The Digital Acceleration Index (DAI) study found that digitally mature companies outperformed their peers across nine performance indicators, including revenue growth and enterprise value.
- Digitally mature (bionic) companies grew despite pandemic headwinds; they saw less of a decline in market capitalization at the start of the pandemic than did their less digitally mature peers, and then recovered faster.
The hallmarks of successful, bionic companies across regions include investing significantly in technology, data, and human capabilities; putting AI at the core of the digital transformation; establishing governance and adopting a platform operating model; and connecting technology and human capabilities.
In the US, the most digitally mature industries are financial institutions, technology, and telecommunications, while energy, media and entertainment, and the public sector are the least digitally mature.
While US companies lag Asian companies in terms of digital maturity, the DAI scores of US companies are similar to those of companies in Europe.
NEW YORK – Today, Boston Consulting Group (BCG) announced findings from its latest Digital Acceleration Index (DAI) study, which assesses the digital maturity of both companies and industries. The study revealed that despite major declines at the start of the pandemic, companies deemed the most digitally mature saw valuations 23% above precrisis levels, on average, within six months of the pandemic’s start. These results contrast with the growth of the least digitally mature companies, which saw an increase of only 7%, on average.
The study included about 2,300 companies globally across ten industries. The DAI study found that the most digitally mature companies outperformed peers across nine performance indicators, including revenue growth, enterprise value, and the return on investment of digital projects. For these companies, the study found their strength comes from operating as a bionic company, meaning that they blend new technologies with human capabilities. In addition, bionic companies have a capability that we call human-tech augmentation—employees naturally and continually look for ways to integrate technology and data into their day-to-day work.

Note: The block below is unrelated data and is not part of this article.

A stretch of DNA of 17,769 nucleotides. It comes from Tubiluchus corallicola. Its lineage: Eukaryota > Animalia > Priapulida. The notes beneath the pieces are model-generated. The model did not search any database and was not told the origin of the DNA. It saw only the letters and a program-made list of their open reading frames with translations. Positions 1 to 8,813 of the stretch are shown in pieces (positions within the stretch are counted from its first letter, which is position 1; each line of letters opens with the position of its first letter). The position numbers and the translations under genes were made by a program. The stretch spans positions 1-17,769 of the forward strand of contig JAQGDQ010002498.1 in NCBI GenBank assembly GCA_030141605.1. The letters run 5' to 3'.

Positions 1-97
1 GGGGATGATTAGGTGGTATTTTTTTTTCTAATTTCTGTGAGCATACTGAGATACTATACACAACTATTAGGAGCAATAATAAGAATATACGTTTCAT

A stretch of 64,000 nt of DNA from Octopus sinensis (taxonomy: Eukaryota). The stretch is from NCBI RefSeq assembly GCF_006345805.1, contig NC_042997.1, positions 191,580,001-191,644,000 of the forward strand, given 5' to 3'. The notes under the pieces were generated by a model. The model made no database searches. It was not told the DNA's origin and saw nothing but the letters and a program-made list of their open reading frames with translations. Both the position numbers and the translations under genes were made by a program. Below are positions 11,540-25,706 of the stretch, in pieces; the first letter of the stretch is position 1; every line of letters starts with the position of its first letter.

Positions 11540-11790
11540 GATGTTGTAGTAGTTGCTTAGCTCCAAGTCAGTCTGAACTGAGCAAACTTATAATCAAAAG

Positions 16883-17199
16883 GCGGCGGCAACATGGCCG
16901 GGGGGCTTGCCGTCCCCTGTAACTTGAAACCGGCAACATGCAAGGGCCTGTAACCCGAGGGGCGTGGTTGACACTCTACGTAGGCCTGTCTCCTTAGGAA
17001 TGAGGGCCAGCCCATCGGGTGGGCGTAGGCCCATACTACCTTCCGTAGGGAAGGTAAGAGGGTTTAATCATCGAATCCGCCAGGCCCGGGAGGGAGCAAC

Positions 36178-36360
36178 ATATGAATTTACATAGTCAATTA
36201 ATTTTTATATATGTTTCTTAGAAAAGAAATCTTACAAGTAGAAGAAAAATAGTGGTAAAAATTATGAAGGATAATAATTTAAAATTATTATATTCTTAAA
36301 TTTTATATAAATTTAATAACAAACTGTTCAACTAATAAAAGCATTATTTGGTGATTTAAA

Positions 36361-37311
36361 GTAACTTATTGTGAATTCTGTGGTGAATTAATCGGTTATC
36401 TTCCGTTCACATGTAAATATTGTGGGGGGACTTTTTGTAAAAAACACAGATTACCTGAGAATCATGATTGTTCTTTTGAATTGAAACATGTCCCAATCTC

“The DAI helps companies assess their place on the digital maturity curve and build a roadmap for maximizing the potential of pairing humans and technology,” stated Michael Urban, the DAI lead for North America at Boston Consulting Group. “These findings show unequivocally that companies across sectors that leverage the power of human-tech augmentation to transform will outperform,” concluded Urban.
An Illustrative Example
The human-tech augmentation approach has three stages: manual work, automation, and optimization. A warehouse serves as an illustrative example:
Manual Work. Humans manage the warehouse and sort packages.
Automation. Humans manage the warehouse and robots are deployed to automate manual labor.
Optimization. Humans manage the warehouse and robots augment decision making.
Digital Maturity by Region and Industry
While US companies lag Asian companies in terms of digital maturity, the DAI scores of US companies are similar to those of companies in Europe. In the US, the most digitally mature industries include financial institutions, technology, and telecommunications, while energy, media and entertainment, and the public sector are the least digitally mature. The exhibit illustrates how each industry fares across regions.
The hallmarks of the most successful, bionic companies across regions include:
Investing Significantly in Technology, Data, and Human Capabilities. Of the bionic companies in the DAI survey, 59% had more than 20% of their employees in digital roles in 2020.
Putting AI at the Core of the Digital Transformation. Of the bionic companies in the study, 54% plan to upskill more than 20% of their workforce in AI and machine learning.
Establishing Governance and Adopting a Platform Operating Model. Compared with laggards, twice as many bionic companies have established the roles of head of digital and chief data officer.
Connecting Technology and Human Capabilities. Bionic companies have a culture in which employees are empowered and expected to look for ways to integrate technology and data into their day-to-day work.
To learn more about the findings and how to become bionic, visit BCG.com.
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SOURCE Boston Consulting Group (BCG)